It is inexcusable that Harare should become so rundown in appearance in those areas where very little money is needed to present a decent face to the world.
Instead, as we recently highlighted, the central point of what is supposed to be a modern capital city of a country moving forward rapidly is a disaster.
Africa Unity Square, is the oldest and most central of the city’s parks. While city parks staff do try and keep the place usable, they face an almost total lack of support from the city council and from senior officials as they battle against decades of neglect and vandalism and with no one seeming to care.
Yet so much could be done with very little money.
In the 1990s there was an attempt to redesign the park, with a competition launched, to fill its function of bringing a small green lung into the middle of the city. Businesses around the park were prepared to help out, but leadership was required and decisions needed to be made. No one provided the leadership and no one made the decisions, so it just continued to fall to bits.
Many of the proposed designs allowed more people to use the area, but with less damage, some kept the central fountains, although with new piping and pump and a different sort of water design rather than the slightly odd double fountain on a timer that was there before everything broke down.
Some, although fewer, of the new designs kept the wing water features, although there was a lot of criticism of too much concrete with little benefit to show for it.
Most people recognised that the trees needed to be replaced over the next few years, and around half have now been chopped down, most of the cypresses being well past their safety age and the jacarandas starting to show signs of approaching death.
But almost any of the top half dozen or so designs would have served the purpose and kept the square attractive and useful for another century. But nothing was done and the decline continued.
The little park started out as a fort, the Fort Salisbury of the British South Africa Company. Someone paced out the boundary while holding a compass, so fixing the street grid in both direction and block size forever.
Our streets are aligned to the magnetic north-south of September 1891, in most of the city centre except in the kopje area, and our blocks are the width of the old fort and twice the height.
No one knew really what to do with the old fort in the early 1890s when the first rains reduced the height of the walls to less than a metre and the second rains basically washed them away.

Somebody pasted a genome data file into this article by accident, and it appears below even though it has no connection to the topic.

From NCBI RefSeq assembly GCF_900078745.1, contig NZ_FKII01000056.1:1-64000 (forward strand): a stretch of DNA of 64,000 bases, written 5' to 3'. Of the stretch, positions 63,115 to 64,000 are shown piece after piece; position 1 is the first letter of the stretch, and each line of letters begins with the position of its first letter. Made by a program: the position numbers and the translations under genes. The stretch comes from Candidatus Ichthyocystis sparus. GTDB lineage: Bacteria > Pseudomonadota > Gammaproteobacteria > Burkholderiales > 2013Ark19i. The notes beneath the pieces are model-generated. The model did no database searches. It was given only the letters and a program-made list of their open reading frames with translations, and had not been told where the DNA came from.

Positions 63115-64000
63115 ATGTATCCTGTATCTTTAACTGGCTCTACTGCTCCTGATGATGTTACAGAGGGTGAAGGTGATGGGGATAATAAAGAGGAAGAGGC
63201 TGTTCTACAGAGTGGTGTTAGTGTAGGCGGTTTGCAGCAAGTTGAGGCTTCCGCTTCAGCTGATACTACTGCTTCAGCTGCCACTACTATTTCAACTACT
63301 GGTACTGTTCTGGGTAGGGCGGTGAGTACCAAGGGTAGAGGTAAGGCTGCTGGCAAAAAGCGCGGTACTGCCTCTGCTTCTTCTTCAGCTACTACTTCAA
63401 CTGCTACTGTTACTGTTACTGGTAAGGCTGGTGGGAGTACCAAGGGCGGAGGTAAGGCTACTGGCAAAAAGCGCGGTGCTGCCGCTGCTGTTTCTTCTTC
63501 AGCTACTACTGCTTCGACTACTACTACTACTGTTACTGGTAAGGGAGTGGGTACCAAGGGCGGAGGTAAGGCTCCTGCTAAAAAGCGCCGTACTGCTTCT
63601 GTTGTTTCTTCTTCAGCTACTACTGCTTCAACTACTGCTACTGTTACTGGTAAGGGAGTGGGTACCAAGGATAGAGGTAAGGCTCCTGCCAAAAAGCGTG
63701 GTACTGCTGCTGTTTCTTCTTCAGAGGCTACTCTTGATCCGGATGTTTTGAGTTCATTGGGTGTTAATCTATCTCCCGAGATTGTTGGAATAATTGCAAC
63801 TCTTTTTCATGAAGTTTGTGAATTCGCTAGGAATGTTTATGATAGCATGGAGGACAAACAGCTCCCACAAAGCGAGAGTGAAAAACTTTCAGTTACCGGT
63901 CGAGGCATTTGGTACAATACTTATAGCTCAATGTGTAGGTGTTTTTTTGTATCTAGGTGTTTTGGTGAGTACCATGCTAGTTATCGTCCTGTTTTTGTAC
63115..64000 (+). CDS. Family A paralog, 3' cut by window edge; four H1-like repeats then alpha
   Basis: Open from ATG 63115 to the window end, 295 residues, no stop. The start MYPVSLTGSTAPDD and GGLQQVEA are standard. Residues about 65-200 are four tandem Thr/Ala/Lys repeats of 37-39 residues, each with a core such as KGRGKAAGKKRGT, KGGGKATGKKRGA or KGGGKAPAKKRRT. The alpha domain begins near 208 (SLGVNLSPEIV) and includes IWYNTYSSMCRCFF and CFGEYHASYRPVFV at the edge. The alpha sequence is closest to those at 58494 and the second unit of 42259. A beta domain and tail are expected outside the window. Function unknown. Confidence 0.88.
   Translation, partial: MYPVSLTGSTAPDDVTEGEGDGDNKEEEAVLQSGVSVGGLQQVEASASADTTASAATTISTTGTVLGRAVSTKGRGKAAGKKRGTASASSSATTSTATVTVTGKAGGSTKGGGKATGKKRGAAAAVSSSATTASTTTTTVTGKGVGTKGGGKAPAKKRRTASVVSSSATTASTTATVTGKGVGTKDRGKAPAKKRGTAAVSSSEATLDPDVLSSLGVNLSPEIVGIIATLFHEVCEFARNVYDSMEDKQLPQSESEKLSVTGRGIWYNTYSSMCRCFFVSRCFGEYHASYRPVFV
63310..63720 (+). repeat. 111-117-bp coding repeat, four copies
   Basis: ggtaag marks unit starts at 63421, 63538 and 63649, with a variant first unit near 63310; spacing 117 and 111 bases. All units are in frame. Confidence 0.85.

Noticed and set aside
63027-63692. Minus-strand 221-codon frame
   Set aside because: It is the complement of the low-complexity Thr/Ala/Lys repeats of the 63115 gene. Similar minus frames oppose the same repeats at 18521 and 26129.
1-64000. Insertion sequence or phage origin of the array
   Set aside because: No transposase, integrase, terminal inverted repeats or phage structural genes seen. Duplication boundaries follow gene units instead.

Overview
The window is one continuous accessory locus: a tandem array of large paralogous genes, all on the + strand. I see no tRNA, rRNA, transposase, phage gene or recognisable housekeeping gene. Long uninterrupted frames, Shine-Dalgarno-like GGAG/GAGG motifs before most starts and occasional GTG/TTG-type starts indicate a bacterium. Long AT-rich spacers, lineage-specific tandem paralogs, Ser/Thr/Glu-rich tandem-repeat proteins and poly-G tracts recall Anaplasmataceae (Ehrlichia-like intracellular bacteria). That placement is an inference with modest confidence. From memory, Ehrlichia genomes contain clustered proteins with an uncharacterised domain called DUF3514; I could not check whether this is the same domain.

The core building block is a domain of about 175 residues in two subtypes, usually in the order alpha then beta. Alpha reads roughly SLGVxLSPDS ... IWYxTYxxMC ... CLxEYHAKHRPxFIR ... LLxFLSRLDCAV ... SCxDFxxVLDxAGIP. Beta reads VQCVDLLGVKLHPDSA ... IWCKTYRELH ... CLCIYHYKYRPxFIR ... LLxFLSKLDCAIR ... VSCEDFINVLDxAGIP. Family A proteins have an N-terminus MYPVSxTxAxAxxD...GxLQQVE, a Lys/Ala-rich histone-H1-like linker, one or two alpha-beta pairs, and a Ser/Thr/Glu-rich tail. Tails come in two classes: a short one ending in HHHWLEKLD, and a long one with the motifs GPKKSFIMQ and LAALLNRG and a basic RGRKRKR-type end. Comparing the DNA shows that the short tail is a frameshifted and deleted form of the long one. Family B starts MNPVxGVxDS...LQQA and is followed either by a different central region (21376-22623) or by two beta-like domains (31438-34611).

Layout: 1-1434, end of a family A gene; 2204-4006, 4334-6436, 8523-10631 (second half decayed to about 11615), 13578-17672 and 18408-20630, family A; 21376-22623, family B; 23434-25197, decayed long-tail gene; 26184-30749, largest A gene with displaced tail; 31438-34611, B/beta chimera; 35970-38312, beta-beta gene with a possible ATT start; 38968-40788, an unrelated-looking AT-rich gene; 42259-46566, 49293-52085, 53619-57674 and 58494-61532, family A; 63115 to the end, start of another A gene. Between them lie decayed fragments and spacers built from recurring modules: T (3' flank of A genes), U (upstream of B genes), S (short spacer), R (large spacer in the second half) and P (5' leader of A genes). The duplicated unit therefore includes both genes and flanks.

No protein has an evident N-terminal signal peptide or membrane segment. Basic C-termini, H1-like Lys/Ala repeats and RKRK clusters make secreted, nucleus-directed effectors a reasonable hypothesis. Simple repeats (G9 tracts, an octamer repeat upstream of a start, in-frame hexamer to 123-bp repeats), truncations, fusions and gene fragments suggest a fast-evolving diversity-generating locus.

It served as the first cricket field, although was on the small side, before getting its new role when the fanatic who was in charge of Harare’s parks managed to get hold of it.
He was fairly smart. He knew people would walk across the park on their own routes, regardless of where he put the paths. So he put in three paths, two diagonal ones connecting the corners and one giving pedestrians in George Silundika Avenue a straight connection.
That gave him the space to plant his trees, and since at this stage all water came from wells he reckoned trees were required as lawns were not going to happen anytime soon. He had a few flower beds though.
Someone then added the central north-south path, which was not really needed, so the square would look like a Union Jack. But this did not stop the woodland planting. The trees still in the square are the survivors.
As water and electricity became available lawns were planted and flower beds extended.
In the 1950s, the central fountain was built and in the 1970s another ideologue put in the long concrete water features, selling them as a central white stripe in the field of green so the park would look like the Rhodesian flag, rather than the Union Jack. But the changes did stop ideas of converting it to a parking garage.
What is needed now is to go back to those redesign ideas, if anyone bothered to keep them, or do another proper redesign. New trees need to be established now, in some areas because there is just bare earth and in other areas while the old jacarandas still have a few years left so there will not be a total desert.
Somewhere in that square is an old borehole, that someone needs to renovate and probably reline. The private attempt to restore seating with pure concrete seats needs to be pushed forward, since these are harder to vandalise and in any case cannot provide wood for fires lit by vagrants.
It should not be expensive to repair the pool of the central fountain and put in new pipes and a pump. But that does mean the square needs to fit some image, and a rundown mess fits no image.
Because so little has been done for half a century the square no longer fits modern needs and some of the colonial design with its insistence on making the square look like the flags of the time are no longer needed.
But we still need the trees; we still need decent paths; we still need shrubs and flowers; and we still need places where many people can just sit for a short while and reconnect.
A redesign could cut back on maintenance if that was a primary need, so that a decent looking park would still be there even if less money was spent on it.
The incredible thing is that fixing up Africa Unity Square could be done for surprisingly little money so long as there was a decent new design and a willingness to do whatever earth moving was now required. But what is needed is not so much a huge budget as a willingness to restore the central point of Harare so that it fits a modern capital city.